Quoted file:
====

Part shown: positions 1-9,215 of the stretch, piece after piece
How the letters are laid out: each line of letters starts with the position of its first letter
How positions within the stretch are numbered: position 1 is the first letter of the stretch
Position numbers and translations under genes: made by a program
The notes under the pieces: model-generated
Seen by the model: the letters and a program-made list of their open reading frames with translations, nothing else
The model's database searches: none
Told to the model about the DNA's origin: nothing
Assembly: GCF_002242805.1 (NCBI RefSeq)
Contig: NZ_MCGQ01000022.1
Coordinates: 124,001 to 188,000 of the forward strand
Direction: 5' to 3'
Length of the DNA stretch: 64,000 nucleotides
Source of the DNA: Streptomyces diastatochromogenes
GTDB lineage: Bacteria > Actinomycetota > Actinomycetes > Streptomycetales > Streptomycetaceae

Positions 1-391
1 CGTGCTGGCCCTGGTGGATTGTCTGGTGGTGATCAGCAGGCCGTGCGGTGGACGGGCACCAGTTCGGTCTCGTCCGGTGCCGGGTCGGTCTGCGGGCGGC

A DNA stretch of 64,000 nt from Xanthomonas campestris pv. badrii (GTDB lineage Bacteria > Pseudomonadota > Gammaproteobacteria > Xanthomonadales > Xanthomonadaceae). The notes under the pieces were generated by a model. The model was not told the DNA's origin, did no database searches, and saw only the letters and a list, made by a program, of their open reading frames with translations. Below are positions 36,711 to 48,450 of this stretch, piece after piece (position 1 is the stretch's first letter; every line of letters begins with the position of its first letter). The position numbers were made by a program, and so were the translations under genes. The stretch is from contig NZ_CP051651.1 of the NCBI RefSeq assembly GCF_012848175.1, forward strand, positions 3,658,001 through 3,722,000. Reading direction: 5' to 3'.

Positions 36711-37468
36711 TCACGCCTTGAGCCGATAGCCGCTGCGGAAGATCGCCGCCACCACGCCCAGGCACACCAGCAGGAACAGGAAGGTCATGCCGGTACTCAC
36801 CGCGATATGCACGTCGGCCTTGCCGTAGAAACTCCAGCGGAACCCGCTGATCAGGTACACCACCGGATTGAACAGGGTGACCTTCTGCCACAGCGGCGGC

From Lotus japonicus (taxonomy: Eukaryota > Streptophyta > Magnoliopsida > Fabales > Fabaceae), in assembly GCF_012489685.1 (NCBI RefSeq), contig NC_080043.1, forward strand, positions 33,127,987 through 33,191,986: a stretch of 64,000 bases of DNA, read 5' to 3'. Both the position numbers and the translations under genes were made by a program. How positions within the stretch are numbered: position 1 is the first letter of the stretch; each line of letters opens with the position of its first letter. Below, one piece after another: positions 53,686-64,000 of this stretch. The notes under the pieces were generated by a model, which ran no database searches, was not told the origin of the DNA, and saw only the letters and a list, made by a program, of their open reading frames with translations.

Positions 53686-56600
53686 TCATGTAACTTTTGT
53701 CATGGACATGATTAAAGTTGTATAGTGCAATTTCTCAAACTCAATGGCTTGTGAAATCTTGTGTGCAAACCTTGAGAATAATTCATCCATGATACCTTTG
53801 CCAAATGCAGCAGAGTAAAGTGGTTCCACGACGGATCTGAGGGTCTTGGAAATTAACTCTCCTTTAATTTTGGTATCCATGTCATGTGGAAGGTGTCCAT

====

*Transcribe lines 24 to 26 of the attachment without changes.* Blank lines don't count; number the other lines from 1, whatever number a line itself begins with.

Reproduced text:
53686 TCATGTAACTTTTGT
53701 CATGGACATGATTAAAGTTGTATAGTGCAATTTCTCAAACTCAATGGCTTGTGAAATCTTGTGTGCAAACCTTGAGAATAATTCATCCATGATACCTTTG
53801 CCAAATGCAGCAGAGTAAAGTGGTTCCACGACGGATCTGAGGGTCTTGGAAATTAACTCTCCTTTAATTTTGGTATCCATGTCATGTGGAAGGTGTCCAT